Vestager campaigns on hostile French territory

EU Commissioner for competition Margrethe Vestager speaks during an ALDE event in November 2018.

Danish Commissioner Margrethe Vestager, a centrist figurehead and part of the future  Macronist European family, does not have support from the French government for the European Commission Presidency, for fear she will stand in the way of Michel Barnier. EURACTIV France reports.

On Monday (8 April), during a visit to Paris, Vestager defended her track record as Competition Commissioner on hostile territory.

Minister of Economy Bruno Le Maire criticised the recent decision in Brussels to ban the merger of Alstom and Siemens. “It is a political and economic mistake,” he repeated.

“It is normal and sane to have a debate on this issue,” Vestager calmly responded before a small crowd of journalists.

She also reminded that over the five years, her team investigated 3,000 mergers and only vetoed five, including that of Alstom-Siemens.

Six takeaways from Siemens-Alstom rejection

The European Commission decided on Wednesday (6 February) to block the merger of Siemens and Alstom, meant to create a European champion in the railway sector, due to the negative impact it would have on the European market and consumers.

“In most of our merger investigations, we made requests on products and markets, to which companies responded positively. But not in this case,” noted the Commissioner. It has been said that France and Germany encouraged them to not comply, thinking they would, as always, pressure the EU Commission in giving in.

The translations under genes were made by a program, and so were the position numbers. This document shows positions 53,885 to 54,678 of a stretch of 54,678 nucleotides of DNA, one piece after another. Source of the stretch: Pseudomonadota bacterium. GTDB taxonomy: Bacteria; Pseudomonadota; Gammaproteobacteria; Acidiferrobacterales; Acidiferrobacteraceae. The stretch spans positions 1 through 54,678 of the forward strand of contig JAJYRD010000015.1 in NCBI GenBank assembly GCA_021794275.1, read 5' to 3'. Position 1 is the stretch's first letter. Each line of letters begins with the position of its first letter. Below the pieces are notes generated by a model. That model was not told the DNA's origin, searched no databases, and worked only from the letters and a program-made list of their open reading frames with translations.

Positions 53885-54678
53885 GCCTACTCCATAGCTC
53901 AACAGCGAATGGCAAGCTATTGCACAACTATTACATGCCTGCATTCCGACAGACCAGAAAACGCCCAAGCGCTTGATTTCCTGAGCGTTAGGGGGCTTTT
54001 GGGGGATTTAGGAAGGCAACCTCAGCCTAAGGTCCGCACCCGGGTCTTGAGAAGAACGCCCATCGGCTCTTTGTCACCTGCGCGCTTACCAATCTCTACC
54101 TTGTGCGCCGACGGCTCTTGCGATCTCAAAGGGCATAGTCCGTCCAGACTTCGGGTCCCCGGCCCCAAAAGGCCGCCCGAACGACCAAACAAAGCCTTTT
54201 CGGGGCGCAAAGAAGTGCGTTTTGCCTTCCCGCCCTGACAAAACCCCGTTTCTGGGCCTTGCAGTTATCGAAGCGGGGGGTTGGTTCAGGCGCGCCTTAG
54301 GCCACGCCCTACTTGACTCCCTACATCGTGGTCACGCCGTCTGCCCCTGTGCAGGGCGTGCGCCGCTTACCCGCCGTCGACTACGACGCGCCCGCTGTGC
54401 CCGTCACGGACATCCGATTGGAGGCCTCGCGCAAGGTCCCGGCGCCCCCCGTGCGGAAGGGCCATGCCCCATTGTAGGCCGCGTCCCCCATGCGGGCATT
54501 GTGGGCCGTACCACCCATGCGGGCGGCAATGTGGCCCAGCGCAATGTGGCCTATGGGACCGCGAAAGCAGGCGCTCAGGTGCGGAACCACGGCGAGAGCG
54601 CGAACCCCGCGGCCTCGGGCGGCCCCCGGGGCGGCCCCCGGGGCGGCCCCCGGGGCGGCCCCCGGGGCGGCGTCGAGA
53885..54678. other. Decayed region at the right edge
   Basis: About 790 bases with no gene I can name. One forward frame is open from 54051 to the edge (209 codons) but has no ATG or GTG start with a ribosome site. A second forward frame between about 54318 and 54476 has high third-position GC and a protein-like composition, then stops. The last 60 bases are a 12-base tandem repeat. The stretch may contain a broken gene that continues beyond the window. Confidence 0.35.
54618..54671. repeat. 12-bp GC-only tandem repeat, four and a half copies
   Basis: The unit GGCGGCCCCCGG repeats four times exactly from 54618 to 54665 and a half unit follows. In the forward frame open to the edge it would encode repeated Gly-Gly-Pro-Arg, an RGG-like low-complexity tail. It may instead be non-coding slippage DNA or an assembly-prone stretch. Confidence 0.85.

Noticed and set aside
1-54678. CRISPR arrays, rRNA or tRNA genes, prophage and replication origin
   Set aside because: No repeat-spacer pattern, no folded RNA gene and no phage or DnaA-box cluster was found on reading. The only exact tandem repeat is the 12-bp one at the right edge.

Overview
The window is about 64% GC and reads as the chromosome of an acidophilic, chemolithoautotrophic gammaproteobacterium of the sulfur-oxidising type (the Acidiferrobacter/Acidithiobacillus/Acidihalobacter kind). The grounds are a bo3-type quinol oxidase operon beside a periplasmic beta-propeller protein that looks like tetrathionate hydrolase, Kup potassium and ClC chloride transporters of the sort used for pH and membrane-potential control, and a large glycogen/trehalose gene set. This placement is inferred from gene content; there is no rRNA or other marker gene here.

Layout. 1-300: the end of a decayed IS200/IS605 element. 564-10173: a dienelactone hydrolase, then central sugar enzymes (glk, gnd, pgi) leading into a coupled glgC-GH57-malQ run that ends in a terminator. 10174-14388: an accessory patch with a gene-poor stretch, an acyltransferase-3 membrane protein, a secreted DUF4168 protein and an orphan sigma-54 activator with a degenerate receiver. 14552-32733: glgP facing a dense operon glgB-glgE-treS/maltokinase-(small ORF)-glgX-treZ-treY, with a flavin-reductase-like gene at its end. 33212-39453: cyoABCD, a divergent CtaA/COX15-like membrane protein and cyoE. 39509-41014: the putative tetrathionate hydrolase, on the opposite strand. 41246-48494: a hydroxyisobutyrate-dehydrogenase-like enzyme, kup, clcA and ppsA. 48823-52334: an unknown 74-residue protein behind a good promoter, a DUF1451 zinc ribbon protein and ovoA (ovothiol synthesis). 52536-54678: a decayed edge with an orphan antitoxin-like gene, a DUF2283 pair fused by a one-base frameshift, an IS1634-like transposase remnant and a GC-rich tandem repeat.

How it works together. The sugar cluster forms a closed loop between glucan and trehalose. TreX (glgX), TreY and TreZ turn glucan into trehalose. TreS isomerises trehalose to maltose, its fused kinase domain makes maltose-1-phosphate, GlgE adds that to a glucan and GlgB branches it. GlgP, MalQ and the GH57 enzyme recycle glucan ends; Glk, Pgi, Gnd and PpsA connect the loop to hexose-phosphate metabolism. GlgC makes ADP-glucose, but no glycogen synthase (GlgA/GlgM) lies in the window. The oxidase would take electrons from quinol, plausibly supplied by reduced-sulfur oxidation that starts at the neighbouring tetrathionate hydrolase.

This was without counting the will of the EU Commission’s own iron lady and her capacity to persuade her fellow Commissioners. The person that fined Apple requires more admiration than anyone else in Brussels.

Call for more concrete actions for the next EU Commission

Asked by EURACTIV about her opinion of the current EU executive, Vestager said the team had made progress on the energy union, the digital market and the capital market, but also recognised the limits of the Commission’s actions.

“It is sometimes delicate to pass legislation: we propose, but then we need to implement, and for that, we need political support from the EU Parliament and the member states. Like in Denmark, as deputy prime minister, I did not necessarily know who would vote for the proposed texts,” she said.

Regarding her own candidature for the Commission Presidency, Vestager remained evasive, remarking that the EU Commission’s actions are more important than the people it will represented by.

“If we cannot agree on a solid common programme among institutions regarding big issues such as the environment, migration, or the dynamisation of economic growth, it will be impossible to make serious progress,” she warned.

Will Macron prefer a right-wing Frenchman or a Danish liberal?

In Paris, Vestager’s ambitions to preside over the next EU Commission are widely criticised because she is getting in the way of the French project to put a Frenchman at the helm of the Commission.

France is pushing for Michel Barnier to be the next Commission president, based on his role as the EU’s chief negotiator on Brexit. However, Paris would find it difficult to back Barnier, a politician from the EPP, instead of Vestager, who is closer to Macron’s political family.

In an interview with EURACTIV on the plans of the Renaissance list to change the name and scope of the centrist political group, ALDE, Vestager said it was “normal for changes to occur”.

French Macronists eye coup-like raid on Europe's liberals

Macronists want to push the political boundaries of the liberal ALDE group in the European Parliament after the May EU elections, going as far as suggesting a name change for the centrist party. But their gamble is far from being won, EURACTIV France reports.

Under French pressure, ALDE has not presented a Spitzenkandidat but has suggested a ‘Team Europe’ with candidates likely to take the top EU positions.

[Edited by Georgi Gotev and Benjamin Fox]

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